Her case was thrown out of court in March after several postponements.
The 37-year-old businesswoman, who is known to the Pretoria News, but popularly known as “Sphithiphithi Evaluator” on social media, claims that she was arrested unlawfully by the police in August last year, kept inside a dark room for two days and forced to reveal pin codes of her electronic devices while not being given food or water.
The mother of two has approached the Gauteng High Court, Pretoria, through her attorney Godrich Gardee of Gardee attorneys to have Police Minister Bheki Cele and Director of Public Prosecutions Shamila Batohi cough up several million.
In the detailed summons court papers seen by Pretoria News, the court gave Cele and Batohi 20 days to respond or pay up.
Sphithiphithi Evaluator also accused the Hawks of breaking the law on the way they handled her arrest with 10 plain clothes police officers turning up “without any arrest warrant” except a search and seizure warrant. Her house was ransacked.
She was charged with incitement to public violence following the unrest in response to the arrest of former president Jacob Zuma.
The case was thrown out of court in March after the National Prosecution Authority failed to produce enough evidence.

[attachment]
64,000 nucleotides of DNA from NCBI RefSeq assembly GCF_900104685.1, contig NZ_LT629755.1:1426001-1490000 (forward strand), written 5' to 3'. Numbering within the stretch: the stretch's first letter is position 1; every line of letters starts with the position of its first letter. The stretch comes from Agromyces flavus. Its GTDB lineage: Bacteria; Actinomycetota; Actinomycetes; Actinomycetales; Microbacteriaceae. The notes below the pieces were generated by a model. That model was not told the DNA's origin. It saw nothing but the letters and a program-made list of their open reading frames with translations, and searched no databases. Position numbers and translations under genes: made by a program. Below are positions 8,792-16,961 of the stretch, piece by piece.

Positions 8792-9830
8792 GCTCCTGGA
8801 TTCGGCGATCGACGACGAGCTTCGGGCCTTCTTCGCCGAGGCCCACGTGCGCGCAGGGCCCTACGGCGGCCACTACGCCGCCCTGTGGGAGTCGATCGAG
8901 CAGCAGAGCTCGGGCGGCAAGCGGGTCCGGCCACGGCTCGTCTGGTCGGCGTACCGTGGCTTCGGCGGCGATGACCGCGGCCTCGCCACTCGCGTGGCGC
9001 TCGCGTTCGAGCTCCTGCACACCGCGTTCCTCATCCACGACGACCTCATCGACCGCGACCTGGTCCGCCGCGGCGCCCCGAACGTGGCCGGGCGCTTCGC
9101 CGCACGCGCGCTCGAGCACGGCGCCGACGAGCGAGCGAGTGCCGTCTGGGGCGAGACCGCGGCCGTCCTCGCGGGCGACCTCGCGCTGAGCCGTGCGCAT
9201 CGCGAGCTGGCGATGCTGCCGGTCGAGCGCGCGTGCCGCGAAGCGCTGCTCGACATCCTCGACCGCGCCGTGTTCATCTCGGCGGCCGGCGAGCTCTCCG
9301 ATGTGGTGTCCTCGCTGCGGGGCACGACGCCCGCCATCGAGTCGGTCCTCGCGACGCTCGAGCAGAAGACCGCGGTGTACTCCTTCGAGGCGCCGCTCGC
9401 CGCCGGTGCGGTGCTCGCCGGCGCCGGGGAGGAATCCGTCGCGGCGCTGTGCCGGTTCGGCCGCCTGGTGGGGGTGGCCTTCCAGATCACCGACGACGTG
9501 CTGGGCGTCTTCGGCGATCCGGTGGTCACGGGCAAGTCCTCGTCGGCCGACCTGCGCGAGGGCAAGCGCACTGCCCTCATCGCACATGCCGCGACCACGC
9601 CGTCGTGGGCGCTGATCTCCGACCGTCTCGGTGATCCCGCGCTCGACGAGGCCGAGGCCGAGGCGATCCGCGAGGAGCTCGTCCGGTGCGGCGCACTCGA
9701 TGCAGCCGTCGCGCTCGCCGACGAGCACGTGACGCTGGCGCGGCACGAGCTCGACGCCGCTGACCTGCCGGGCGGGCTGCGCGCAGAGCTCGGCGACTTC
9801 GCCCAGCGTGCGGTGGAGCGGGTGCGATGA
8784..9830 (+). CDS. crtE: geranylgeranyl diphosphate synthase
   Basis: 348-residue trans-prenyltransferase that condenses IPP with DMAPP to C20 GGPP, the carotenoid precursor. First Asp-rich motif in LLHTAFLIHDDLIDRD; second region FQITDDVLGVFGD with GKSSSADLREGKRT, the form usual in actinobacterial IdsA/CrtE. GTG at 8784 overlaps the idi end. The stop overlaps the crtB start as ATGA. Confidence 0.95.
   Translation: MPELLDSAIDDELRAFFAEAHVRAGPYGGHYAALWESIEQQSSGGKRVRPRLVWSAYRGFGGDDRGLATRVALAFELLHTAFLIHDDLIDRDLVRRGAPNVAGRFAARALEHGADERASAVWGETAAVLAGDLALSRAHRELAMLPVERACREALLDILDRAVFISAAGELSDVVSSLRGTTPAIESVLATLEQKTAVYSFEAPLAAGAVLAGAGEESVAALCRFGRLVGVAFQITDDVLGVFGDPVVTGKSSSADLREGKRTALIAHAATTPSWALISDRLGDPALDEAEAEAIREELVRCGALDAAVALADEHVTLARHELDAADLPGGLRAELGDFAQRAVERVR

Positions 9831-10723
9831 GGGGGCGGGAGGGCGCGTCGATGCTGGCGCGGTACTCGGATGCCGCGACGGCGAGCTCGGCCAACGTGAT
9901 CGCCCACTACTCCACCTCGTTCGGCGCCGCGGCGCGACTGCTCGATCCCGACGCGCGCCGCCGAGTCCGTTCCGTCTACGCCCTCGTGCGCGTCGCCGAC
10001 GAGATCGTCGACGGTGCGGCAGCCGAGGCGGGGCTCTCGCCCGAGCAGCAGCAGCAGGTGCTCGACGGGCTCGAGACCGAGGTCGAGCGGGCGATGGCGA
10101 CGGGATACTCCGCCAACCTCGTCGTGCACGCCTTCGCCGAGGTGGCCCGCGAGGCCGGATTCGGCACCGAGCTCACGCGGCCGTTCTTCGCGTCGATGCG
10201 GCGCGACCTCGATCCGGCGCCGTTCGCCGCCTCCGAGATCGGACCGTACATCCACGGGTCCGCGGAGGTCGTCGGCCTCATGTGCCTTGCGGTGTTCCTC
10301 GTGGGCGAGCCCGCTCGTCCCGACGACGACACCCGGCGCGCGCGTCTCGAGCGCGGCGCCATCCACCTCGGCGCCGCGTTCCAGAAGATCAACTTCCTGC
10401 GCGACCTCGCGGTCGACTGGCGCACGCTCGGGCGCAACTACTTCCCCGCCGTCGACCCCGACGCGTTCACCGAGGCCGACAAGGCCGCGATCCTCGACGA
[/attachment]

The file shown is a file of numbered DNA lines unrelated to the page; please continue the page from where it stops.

The summons said in part: “The police officers were not in police uniform, neither had they arrived in marked police vehicles; they did not have a warrant of arrest but had a search and seizure warrant.
“They informed the plaintiff that they had come to seize all of the electronic devices in her household as they had been used to incite violence on social media (Twitter).
“They took possession of plaintiff’s laptop, cellphones, iPad, wi-fi router and memory sticks (USBs), among others. Of the seized gadgets, some belonged to plaintiff’s family members, including children (aged 3 and 6).
“Every single gadget and device was taken from the plaintiff’s home. Of the 20 seized gadgets which were recorded in the acknowledgement of receipt document by the SAPS, only five belonged to our plaintiff. The remaining 15 belonged to other members of plaintiff’s family.”
The Pretoria News previously reported that all her gadgets had since been returned to her.
“Plaintiff was placed in a cell at the Garsfontein police station for two nights. The cell was cold and had no light. Plaintiff was not given water and/or food for all these days.
The summons further said that on August 29, 2021, members of police who identified themselves as coming from the Hawks, Mr Govender, Mr Mofokeng and another male, arrived at Garsfontein police station at about noon and demanded to take a statement from plaintiff and without a legal representative and despite her protest to have one.
“It is evident that the police arrested to investigate and did not investigate to arrest. This is sheer abuse of power whose intention can only be explained to be an attempt to muzzle the constitutional rights of the plaintiff, intimidate her akin to apartheid security branch modus operandi, and tarnish her image.
“The arrest of August 28, 2021, meets all the hallmarks of unlawful arrest by Hawks and SAPS.
“The conduct of the police was unlawful and unconstitutional in that to date all the gadgets which were seized at plaintiff’s home have been returned with no justifiable reason of being confiscated in the first place.